The highest point in the park is the 10,448-foot Mt. Cleveland. But unless you’re going mountain climbing, the highest elevation the vast majority of visitors will reach is 6,646 feet. You’ll find it on the Going-to-the-Sun Road along the Continental Divide. The lowest point is 3,150 at the Flathead River.
14. It’s Open All the Time, But Some Times Are Better Than Others
Glacier National Park is open 24 hours a day, 365 days a year. July and August are the busiest seasons, with half the year’s visitors coming in those months. This not only creates congestion but drives up the price of flights, lodging, and rental cars. It’s also uncomfortably hot at that time, reaching into the 90s. Many previous visitors suggest that mid-September to early October is the best time to visit. The weather’s still pretty nice but school is back in session so college students and families with children are back home, substantially reducing the crowds. The worst time to visit is winter. Roads and hiking trails are icy and treacherous and may be closed to visitors. Temperatures stay below freezing the whole season.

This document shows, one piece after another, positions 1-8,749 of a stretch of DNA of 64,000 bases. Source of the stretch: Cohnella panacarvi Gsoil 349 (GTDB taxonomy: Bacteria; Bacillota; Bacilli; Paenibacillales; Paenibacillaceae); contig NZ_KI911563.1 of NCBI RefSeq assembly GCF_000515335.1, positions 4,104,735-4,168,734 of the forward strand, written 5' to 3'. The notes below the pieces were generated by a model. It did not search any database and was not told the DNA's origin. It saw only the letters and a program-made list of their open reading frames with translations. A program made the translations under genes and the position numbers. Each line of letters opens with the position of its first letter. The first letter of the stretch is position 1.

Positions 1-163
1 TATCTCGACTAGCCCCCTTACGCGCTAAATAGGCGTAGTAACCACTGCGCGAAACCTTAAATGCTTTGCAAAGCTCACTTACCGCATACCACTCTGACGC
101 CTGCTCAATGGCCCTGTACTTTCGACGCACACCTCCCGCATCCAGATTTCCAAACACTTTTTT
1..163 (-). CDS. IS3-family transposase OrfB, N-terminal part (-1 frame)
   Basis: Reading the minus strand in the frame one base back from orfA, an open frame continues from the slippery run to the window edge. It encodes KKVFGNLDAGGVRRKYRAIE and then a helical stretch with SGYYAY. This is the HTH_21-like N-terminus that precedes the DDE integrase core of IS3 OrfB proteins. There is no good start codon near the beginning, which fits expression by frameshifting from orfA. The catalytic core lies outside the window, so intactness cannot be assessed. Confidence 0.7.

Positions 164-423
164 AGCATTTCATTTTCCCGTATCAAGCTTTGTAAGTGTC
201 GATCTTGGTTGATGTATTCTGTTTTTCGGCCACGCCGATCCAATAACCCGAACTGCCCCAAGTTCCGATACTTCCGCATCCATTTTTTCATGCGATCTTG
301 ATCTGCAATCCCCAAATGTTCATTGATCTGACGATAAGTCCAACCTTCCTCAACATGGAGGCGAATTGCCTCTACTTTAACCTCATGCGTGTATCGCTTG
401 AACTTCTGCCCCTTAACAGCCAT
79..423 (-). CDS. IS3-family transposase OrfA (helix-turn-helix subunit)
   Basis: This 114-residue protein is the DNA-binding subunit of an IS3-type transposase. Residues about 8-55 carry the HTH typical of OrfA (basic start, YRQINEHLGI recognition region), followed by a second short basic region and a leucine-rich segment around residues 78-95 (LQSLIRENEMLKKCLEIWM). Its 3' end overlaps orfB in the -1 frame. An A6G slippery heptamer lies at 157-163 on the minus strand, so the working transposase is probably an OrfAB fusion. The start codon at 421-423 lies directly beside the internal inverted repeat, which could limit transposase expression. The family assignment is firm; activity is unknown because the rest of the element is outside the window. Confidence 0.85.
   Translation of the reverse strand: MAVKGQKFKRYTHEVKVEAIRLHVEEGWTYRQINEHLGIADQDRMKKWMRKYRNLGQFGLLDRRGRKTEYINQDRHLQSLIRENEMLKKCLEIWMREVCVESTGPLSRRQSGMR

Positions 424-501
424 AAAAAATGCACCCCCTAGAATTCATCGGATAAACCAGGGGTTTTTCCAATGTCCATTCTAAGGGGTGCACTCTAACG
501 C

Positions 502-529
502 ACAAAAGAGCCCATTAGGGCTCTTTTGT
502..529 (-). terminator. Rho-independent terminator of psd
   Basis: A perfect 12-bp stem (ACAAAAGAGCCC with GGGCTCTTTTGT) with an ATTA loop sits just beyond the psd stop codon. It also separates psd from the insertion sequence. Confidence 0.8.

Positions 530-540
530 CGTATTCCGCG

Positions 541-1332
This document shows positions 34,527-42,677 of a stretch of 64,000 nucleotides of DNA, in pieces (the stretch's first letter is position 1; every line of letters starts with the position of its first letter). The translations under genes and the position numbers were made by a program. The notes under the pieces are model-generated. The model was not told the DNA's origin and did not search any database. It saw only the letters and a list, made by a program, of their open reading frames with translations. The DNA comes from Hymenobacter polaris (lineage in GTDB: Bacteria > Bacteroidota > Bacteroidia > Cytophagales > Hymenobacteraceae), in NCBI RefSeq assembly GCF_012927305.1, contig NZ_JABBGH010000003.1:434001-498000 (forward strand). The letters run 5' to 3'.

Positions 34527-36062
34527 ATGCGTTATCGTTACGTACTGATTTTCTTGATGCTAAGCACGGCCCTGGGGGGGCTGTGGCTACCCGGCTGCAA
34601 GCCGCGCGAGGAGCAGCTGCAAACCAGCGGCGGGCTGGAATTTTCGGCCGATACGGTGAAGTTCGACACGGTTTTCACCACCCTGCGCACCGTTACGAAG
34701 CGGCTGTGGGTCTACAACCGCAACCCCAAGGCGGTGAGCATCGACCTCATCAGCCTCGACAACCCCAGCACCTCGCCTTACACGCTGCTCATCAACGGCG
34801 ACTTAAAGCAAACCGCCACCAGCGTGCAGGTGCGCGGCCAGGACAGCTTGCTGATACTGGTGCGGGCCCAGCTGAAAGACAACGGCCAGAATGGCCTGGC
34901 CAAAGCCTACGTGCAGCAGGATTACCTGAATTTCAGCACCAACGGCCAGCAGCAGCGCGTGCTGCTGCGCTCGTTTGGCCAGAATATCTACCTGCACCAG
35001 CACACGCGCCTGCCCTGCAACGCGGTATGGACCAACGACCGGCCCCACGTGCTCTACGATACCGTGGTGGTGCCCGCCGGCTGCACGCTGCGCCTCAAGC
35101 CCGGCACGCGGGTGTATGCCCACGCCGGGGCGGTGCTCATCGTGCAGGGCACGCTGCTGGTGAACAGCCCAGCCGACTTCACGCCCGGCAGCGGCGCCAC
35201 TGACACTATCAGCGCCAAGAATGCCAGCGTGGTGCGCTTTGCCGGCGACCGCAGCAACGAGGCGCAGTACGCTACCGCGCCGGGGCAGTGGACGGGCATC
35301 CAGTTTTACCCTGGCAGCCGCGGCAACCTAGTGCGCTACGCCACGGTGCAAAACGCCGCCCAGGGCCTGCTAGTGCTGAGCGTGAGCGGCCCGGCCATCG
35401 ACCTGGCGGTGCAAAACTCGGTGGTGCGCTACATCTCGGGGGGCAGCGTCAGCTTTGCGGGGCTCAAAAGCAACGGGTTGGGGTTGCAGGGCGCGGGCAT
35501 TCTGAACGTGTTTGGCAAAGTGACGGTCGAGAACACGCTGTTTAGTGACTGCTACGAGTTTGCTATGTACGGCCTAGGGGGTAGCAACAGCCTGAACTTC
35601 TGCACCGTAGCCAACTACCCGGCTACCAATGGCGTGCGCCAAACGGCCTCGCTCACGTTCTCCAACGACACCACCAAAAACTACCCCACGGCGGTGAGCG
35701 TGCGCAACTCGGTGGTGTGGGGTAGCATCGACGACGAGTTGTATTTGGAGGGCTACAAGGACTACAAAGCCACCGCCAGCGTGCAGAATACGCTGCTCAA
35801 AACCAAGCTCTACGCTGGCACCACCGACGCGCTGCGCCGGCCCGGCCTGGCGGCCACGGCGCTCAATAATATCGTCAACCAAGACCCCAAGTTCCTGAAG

15. Take the Train
A unique and memorable way to reach the park is by Amtrak. The Empire Builder route between Seattle and Chicago has a stop at East Glacier Park Station in East Glacier Park Village. This service is available from April to October.
Something for Everyone
Glacier National Park features scenic beauty, abundant wildlife, hiking trails, water recreation, historic attractions, and nearby indigenous cultures. The only question now is not whether you’ll visit Glacier National Park, but when?
The photo featured at the top of this post is © Nathaniel Gonzales/iStock via Getty Images